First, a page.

Sermon for Transfiguration

When I was a child, night was a fearsome time for me. I just did not like the dark! When I would awaken in the middle of the night, I would lie there in the darkness, stiff and still in my bed, eyes open wide and searching the room for the monsters I knew to lurking there,- somewhere. My arm could never be allowed to hang over the side of the bed, or the monsters hiding under the bed would be sure to grab unto it and gobble it up. I canít even imagine what other horrible fate may lie in wait from that menacing green scaly horned critter that was probably peaking out from behind my closet door. There in the corner, what was that- I was sure I saw a pair of glowing yellow eyes Ė watching me. Was that a low growl I heard? Finally, unable to bear the fear any longer, in desperation, I would call out in a teeny quavering voice, "Mommy, Daddy, I need a drink of water - please." You see, I didnít want them to have to tell me that it was nonsense to think that I had monsters in my room, because I was absolutely sure there were goblins there. So I had to ask for water instead of telling them about the monsters. My parents would come. They would come into my room and flip on the light switch. Whew! What a wonderful relief! Oh glorious light! As soon as it flooded my room, I could see that there were no monsters hiding there after all. It was sure safe and good in the light. Everything was just as it should be.

Did you ever notice how when you turn on a flashlight in the darkness how the beam of it spreads out into the darkness? Itís beam starts small and grows bigger as it shines out into the darkness. So it is with Jesus the light of the world when He encounters our lives. The light overcomes darkness. When you open a door into a dark room from a lighted hallway, the light from the hallway streams into the darkness of the room. The opposite is not true. Think about it! When you open the door to the darkened room, you donít see the darkness flood into the hallway from the room, do you? No, the light from the hallway floods the dark room. So it is with the spiritual light Jesus brings into our lives. When Jesus fills our lives, his light floods into every part of our being, and illuminates all the monsters hiding there. The light overcomes the darkness.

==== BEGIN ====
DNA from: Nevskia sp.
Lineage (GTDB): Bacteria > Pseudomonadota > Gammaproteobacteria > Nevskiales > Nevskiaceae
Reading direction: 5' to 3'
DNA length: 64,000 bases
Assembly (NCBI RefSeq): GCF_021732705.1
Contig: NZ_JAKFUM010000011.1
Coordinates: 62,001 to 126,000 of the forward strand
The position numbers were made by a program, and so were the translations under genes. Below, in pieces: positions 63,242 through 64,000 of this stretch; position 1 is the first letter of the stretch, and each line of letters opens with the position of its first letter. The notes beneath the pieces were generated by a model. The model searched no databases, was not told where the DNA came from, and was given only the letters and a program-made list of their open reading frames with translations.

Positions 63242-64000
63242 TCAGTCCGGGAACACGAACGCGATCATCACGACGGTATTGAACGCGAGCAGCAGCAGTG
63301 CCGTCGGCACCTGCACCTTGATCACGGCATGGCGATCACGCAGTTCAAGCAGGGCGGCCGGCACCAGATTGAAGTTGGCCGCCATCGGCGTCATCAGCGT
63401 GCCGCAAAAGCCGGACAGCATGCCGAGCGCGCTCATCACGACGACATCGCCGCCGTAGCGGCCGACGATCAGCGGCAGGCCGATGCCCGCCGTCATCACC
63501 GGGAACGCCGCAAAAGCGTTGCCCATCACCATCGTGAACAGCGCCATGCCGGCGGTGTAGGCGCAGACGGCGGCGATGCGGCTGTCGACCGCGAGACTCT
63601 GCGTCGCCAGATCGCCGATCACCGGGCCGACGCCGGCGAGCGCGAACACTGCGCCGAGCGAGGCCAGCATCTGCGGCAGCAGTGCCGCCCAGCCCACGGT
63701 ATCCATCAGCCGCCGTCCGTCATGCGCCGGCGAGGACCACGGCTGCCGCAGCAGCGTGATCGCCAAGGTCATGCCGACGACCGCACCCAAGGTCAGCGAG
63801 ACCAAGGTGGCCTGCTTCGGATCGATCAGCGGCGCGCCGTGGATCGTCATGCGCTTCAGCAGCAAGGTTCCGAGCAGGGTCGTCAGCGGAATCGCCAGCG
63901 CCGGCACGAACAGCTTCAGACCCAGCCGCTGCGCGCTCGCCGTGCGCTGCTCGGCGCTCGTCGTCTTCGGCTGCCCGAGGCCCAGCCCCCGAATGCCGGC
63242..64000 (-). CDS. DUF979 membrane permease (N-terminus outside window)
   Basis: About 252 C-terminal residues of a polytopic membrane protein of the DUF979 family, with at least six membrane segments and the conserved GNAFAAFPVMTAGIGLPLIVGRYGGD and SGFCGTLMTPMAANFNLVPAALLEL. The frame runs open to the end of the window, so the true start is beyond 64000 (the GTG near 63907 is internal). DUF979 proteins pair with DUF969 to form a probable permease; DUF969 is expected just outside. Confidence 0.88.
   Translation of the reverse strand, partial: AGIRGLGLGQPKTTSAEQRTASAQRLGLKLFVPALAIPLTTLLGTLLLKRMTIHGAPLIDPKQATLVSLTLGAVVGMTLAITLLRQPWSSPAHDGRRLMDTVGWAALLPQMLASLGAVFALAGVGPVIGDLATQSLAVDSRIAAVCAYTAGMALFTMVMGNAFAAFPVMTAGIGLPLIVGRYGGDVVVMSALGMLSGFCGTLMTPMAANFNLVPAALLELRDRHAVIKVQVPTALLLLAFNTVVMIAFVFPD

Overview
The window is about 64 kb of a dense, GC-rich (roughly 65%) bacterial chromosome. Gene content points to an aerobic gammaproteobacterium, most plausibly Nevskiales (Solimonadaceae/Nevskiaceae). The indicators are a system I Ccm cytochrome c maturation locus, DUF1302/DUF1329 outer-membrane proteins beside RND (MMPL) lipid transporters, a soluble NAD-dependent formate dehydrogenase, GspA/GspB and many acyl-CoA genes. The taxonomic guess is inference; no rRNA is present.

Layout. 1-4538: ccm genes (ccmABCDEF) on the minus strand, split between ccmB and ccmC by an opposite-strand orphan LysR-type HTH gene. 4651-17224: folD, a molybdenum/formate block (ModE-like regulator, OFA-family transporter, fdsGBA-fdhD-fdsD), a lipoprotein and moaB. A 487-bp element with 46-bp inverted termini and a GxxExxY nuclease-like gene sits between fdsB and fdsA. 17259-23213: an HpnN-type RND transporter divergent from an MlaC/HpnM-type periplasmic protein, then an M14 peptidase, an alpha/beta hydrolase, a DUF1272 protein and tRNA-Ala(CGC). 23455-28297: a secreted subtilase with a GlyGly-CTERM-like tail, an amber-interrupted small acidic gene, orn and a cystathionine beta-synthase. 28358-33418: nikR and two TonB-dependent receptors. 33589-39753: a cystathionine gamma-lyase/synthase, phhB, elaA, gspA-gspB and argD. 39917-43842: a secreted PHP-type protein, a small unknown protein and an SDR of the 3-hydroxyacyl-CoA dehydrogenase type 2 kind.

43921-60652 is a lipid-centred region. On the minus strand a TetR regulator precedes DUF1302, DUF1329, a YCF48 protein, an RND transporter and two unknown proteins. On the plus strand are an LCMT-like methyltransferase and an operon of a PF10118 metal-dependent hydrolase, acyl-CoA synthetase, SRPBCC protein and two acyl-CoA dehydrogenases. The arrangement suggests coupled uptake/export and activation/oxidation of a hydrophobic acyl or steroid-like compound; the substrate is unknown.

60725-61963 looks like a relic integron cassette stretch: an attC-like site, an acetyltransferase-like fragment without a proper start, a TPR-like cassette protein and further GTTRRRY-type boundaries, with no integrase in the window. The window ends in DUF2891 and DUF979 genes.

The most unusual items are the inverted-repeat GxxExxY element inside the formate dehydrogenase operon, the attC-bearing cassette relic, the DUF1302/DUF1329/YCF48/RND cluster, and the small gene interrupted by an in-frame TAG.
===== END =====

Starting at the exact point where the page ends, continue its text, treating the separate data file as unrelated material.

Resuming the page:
As many of you know, I have spent some time during many summers in the Arctic North of Canada, teaching Summer Bible School in communities of the North West Territories and Nunavut. I have loved the people there, especially the children. Beautiful, with black hair and dark eyes, they are utterly tactless, downright charming, and so very special to me. But I also feel an exceptional connection to the northern land. It is rugged terrain, exquisitely beautiful in its vastness. Eagles soar over a crystal aqua lake that stretches forever until it meets the strand of scruffy pines that connect the aqua of the lake and the azure of the sky. What an inspiring sight! There I feel such a special closeness to God Ėa pervading sense of oneness with God, nature, and humanity.

During the summer months, the sun never sets. It is the land of the midnight sun. How glorious is the presence of never-ending sunshine. The land and the lake become warm under the rays of the sun. People play and swim, basking in the light. They laugh and talk and shout and sing and dance. They are so invigorated by the sun's rays, they don't waste much time sleeping.

And yet, I know that now in February, in the winter time, this magnificent land that is flooded with light in the arctic summer becomes instead the land of endless darkness. No longer light, but darkness covers their world. Instead of round-the-clock light, cold and darkness now swallow towns and villages, replacing the summerís midnight sun. The exuberance and energy of the summer is replaced with depression and lethargy. The lake freezes over. In the frigid Ė45 degree very dark winter, bears and wolves prowl the blackness of the towns and villages searching for food. Suicide rates climb within the population. Theyíre dealing with the monsters under their beds and in their closets! Very real monsters such as alcoholism and incest, lack of incentive, joblessnessÖ. Darkness. What a dramatic difference there is between light and dark. How different it is when the light is absent from our lives.